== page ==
We had to take him to a wise woman.
The mine causes spiritual pollution for the Way’uu people.
A local Way’uu lad was doing military service. He was stationed by this small lake doing sentry duty. The goddess would be there often, and she fell in love with him. That was difficult for him. She has gone now though. There is no water in that lake anymore.
It is dangerous if you believe and you are not ready to believe.
Better not to believe.
You, existing in 500 years of colonial imaginaries of indigenous people.
You, relating to stories Misael chose to tell to strangers.
You, becoming in (non)response to people losing their territory to opencast mining.
Tracy spoke to say she feels like the spirit of the valley has abandoned her and her community since the opencast arrived in County Durham.  The wind is different now, the way it moves across the stripped land. She stepped in to the opportunity. Misael had made visible something that rarely gets given space in environmentalism in the UK, let alone to be centred in our campaign strategies. He invited a marginalised relation in to the room, marginalised in the sense that particular relationships have been located outside of science, and thus less important, or less real.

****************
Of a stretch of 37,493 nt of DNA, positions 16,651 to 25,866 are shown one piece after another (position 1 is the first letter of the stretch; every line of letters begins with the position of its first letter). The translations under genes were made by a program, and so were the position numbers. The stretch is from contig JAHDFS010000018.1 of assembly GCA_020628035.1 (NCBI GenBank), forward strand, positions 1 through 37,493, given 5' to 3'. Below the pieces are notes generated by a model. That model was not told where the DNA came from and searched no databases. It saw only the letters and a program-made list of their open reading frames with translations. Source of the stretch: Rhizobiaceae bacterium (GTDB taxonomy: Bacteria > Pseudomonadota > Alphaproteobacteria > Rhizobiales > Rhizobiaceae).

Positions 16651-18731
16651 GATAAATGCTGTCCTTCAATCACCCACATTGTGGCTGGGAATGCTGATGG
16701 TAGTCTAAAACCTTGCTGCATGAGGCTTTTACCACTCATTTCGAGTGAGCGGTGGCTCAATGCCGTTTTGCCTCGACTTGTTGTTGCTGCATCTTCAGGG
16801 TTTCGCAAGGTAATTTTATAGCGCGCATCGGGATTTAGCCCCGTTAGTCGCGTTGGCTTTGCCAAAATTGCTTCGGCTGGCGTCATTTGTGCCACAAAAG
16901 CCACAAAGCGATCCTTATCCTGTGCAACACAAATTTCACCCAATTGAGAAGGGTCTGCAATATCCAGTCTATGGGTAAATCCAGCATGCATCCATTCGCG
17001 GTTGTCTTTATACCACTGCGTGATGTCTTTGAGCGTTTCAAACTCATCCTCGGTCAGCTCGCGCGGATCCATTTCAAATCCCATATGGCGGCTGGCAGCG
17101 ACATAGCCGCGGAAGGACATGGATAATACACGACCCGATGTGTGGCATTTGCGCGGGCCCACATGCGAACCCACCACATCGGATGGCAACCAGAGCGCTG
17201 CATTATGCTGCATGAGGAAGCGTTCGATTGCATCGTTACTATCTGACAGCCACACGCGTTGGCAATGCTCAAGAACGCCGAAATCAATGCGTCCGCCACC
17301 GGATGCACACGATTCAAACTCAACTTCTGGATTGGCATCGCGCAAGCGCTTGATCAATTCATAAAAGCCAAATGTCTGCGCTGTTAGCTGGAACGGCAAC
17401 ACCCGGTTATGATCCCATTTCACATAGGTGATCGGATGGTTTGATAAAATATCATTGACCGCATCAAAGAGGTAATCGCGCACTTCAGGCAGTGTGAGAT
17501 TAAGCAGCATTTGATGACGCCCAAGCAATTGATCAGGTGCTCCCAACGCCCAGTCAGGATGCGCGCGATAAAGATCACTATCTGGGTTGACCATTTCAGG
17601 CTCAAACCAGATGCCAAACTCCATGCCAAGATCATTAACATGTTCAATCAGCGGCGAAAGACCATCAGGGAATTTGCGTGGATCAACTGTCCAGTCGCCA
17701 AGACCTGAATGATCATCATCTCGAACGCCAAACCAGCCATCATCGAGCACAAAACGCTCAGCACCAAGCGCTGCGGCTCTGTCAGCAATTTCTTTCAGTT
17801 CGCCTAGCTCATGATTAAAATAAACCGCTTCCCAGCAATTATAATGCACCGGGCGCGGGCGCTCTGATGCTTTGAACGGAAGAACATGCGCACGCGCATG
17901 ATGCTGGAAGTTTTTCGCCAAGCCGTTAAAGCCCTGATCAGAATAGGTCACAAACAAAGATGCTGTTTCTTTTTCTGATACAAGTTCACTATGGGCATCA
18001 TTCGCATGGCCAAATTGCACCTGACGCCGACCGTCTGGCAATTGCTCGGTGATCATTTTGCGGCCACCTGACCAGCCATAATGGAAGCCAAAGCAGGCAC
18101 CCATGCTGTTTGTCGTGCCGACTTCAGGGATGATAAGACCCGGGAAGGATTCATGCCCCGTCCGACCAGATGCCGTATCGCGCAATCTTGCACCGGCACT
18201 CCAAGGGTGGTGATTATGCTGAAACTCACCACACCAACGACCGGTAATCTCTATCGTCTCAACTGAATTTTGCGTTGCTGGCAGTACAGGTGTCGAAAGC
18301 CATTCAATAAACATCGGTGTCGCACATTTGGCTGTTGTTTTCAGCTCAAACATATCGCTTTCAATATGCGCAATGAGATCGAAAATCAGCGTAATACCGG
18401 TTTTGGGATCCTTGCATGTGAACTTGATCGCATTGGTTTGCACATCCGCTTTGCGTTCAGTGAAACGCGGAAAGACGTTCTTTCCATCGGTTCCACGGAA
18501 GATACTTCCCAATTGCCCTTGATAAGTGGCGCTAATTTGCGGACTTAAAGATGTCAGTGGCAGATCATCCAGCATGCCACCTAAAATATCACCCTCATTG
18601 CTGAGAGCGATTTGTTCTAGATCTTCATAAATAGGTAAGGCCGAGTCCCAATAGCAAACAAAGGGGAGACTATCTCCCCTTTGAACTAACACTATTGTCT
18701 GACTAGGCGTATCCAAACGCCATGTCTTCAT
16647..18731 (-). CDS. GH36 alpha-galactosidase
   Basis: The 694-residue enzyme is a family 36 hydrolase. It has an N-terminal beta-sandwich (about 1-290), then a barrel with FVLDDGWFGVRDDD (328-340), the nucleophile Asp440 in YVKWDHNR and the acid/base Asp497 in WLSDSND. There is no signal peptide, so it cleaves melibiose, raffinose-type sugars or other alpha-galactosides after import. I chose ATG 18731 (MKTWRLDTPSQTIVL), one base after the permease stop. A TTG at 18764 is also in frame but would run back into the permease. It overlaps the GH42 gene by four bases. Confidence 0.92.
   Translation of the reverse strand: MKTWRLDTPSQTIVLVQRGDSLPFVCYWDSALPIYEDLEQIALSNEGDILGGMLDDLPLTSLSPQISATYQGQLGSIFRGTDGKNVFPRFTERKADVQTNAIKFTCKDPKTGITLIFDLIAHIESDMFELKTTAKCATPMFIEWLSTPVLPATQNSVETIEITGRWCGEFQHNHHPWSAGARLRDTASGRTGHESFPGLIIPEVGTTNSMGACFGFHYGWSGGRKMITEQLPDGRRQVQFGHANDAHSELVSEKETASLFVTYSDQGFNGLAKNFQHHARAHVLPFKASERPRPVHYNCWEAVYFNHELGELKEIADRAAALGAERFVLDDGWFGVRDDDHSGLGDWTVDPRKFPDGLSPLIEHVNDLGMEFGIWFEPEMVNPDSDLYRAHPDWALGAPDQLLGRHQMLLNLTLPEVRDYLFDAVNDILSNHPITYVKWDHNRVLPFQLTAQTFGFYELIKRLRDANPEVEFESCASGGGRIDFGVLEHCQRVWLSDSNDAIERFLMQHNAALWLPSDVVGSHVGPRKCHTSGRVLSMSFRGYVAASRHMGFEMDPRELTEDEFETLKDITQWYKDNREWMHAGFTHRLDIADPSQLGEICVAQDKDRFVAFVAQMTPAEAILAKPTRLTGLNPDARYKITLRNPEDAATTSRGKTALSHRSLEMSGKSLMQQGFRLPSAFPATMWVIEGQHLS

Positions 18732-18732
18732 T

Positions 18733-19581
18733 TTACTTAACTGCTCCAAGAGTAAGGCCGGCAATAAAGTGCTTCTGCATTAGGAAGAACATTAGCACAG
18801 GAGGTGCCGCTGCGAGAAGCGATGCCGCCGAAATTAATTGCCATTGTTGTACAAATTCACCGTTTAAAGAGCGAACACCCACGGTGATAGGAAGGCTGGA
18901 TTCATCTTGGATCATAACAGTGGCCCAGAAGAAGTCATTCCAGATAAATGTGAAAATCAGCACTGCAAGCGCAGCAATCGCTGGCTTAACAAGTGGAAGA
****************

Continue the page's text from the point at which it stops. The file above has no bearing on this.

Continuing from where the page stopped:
Photo 3: Misael looking with binoculars at the Bradley opencast mine in County Durham
The word “belief” was in the air. Is the notion of belief enough to describe these marginalised relationships? Rosa Maria spoke of her experiences of coming in to belief, as a non-indigenous Colombiana. When you believe, you know it in your body absolutely she said. Rather than belief being a stable notion, Rosa Maria hinted at something else. The notion of belief differs depending if you are the believer or if you are the non-believer looking in on someone else’s believing. Belief for non-believers is in the mind. Belief for believers is located in the making of life, that is belief is ontological.
Marisol de la Cadena’s (2010) conceptual and ethnographical work here is invaluable. She writes on how non-human actors, specifically earth-beings, are involved in political struggles to stop mining in the Andes. Through the humans who know how to hear and act in relation to their actions, non-human beings are rupturing the separation between politics and science. This separation, which Bruno Latour (1993) calls the foundation of the modern constitution, results in a sense of indisputability around the ‘fact’ that politics happens between humans, nature is known through science, and water spirits are placed in the category of cultural belief.
Photo 4: A hug in the mist